This principle suggests that regardless of the magnitude of your goal, if you create and execute five steps daily that will get you closer to that goal, then sooner or later you will accomplish it. My recommendation is to write down five things daily that you can do to advance you closer to achieving your goal. Share these with a friend or partner and check in regularly with them for accountability.
The Power of Visualization
Once you have created goals that are clear, specific, and measurable, the next step is to apply visualization of goal achievement. Did you know that when you visualize, you activate your brains Reticular Activating System (RAS) that manages your neural pathways and stimulates your consciousness? By doing this, you program your brain to look for existing resources around you which can help you achieve your goals. You also program your brain to be aware of any new resources that come in to your life that can be used to make your visualizations come true. Once you trigger the RAS with your visualization, you create structural tension in your brain that then shifts your perception. Through this process, you force your brain to filter out all that isn’t needed and solely concentrate on what will assist in making this visualization a reality.
Additionally, your brain does not realize the difference between a visualization and reality. To exercise my point, take a moment after reading this to close your eyes and visualize the following scene:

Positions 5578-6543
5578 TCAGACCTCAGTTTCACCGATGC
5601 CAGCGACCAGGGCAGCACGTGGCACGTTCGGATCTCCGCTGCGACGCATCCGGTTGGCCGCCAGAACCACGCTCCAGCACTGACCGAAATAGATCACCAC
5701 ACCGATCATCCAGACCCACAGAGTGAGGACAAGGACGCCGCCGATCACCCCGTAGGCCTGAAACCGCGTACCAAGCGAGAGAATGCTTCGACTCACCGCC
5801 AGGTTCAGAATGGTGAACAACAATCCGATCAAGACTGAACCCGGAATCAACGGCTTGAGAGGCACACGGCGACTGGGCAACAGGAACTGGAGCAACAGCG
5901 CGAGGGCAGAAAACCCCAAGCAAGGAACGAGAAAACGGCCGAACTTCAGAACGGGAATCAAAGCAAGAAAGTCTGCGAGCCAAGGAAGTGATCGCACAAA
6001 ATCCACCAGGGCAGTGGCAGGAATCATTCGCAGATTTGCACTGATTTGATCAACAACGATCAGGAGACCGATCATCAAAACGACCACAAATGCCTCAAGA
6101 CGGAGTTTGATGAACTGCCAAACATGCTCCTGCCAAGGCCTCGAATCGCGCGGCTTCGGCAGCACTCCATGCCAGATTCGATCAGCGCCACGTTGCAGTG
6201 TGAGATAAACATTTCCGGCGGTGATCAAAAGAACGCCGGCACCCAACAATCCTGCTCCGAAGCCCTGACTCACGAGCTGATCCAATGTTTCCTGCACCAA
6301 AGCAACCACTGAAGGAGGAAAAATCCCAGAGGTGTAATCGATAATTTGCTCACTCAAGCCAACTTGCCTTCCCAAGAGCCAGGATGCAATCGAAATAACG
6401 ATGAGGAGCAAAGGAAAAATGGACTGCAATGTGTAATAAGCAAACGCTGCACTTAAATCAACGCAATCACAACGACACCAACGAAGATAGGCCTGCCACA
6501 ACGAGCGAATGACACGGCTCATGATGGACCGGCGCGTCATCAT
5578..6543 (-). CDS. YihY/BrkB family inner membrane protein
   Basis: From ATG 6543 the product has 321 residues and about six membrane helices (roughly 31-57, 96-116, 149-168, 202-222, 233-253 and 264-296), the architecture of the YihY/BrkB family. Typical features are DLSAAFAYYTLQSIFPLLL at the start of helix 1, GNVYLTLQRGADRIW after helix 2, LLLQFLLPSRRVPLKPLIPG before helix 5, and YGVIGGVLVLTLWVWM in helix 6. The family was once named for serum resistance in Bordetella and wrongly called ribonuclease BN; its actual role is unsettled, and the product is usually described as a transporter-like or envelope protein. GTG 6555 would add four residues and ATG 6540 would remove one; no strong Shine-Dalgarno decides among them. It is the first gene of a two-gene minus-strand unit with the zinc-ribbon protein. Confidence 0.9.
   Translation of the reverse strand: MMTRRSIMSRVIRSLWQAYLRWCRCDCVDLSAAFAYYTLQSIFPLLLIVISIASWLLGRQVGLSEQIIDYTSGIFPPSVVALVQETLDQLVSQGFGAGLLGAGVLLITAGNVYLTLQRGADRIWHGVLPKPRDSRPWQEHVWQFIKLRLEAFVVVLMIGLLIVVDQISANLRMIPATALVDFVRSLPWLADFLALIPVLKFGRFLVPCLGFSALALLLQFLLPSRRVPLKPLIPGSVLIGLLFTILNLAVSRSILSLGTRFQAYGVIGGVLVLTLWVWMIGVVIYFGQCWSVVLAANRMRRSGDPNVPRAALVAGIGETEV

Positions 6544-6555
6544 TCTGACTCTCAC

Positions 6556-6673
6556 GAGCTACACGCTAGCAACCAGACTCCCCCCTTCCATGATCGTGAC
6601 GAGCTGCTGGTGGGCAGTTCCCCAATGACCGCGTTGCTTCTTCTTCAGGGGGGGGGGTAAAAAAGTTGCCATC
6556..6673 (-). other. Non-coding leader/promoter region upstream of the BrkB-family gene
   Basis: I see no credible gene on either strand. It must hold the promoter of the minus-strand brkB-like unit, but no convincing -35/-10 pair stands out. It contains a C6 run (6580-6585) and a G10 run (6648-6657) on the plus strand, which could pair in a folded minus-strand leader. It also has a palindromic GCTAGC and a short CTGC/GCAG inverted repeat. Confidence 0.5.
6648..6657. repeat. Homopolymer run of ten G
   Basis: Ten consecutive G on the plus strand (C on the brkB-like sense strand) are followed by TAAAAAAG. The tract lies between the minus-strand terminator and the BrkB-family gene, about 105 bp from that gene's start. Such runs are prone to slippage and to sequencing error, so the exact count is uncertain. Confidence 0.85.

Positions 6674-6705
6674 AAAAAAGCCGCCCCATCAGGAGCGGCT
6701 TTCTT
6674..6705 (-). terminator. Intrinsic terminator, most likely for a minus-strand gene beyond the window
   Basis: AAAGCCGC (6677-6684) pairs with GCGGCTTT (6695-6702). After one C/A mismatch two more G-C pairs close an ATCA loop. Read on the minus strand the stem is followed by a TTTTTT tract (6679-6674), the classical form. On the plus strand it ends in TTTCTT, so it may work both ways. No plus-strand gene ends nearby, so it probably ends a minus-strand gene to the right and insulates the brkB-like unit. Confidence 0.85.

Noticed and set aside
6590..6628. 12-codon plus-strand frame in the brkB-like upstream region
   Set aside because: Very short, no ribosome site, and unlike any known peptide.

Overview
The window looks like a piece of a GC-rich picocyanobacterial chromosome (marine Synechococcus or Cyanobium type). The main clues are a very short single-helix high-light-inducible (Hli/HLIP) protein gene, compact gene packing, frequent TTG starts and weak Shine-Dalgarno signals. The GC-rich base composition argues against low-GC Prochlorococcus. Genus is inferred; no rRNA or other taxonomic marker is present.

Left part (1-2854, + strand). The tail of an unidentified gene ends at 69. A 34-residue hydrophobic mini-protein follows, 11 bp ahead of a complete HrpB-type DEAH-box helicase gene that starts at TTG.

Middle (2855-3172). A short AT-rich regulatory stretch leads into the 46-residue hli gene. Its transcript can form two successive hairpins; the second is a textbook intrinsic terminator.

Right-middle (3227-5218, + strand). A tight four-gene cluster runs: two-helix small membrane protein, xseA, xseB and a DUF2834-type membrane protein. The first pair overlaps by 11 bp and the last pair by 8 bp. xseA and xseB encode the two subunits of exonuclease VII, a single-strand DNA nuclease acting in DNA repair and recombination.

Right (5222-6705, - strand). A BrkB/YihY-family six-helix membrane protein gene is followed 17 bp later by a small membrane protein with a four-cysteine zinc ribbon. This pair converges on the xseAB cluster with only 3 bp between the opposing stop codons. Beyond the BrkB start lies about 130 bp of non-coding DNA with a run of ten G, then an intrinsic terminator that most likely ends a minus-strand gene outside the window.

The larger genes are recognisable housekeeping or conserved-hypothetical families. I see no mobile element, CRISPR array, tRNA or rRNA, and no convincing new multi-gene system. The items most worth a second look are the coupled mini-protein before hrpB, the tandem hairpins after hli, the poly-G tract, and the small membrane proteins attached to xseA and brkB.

You are at an amusement park and step up to the front of the line at the fastest roller coaster at the park. You look down and notice the tips of your shoes just behind the yellow line painted on the floor with the words “Do Not Pass” in bold lettering. To your left, you can hear the clinks of the roller coaster cars slowly climb the hill to the tallest peak of the ride. To your right, you can hear the distant screams of the riders on the roller coaster and catch a glimpse of the cars circling the loop at the far end of the attraction. You hear voices behind you and can feel a combination of nervous energy and excitement brewing in the air. Suddenly, you are being escorted by the attendant to your seat in the front car of the coaster. As you sit down on the hard, sturdy seat, the security bar lowers to lock your legs in place. You look up to see the somewhat sinister smile of the attendant as they say “Have a nice ride” while your car exits the station. As you being to climb the hill to the tallest peak of the ride, the loudness of the clinks of the car are only offset by the beauty of the view of the entire park from your vantage point. As you reach the top, the clinks stop, and everything pauses as you momentarily are still… only moments later realizing that you are starting your descent down the other side of the hill, gaining speed as you go. The speed of the car combined with the screams behind you catch your breath, and all you can do is hold on for dear life…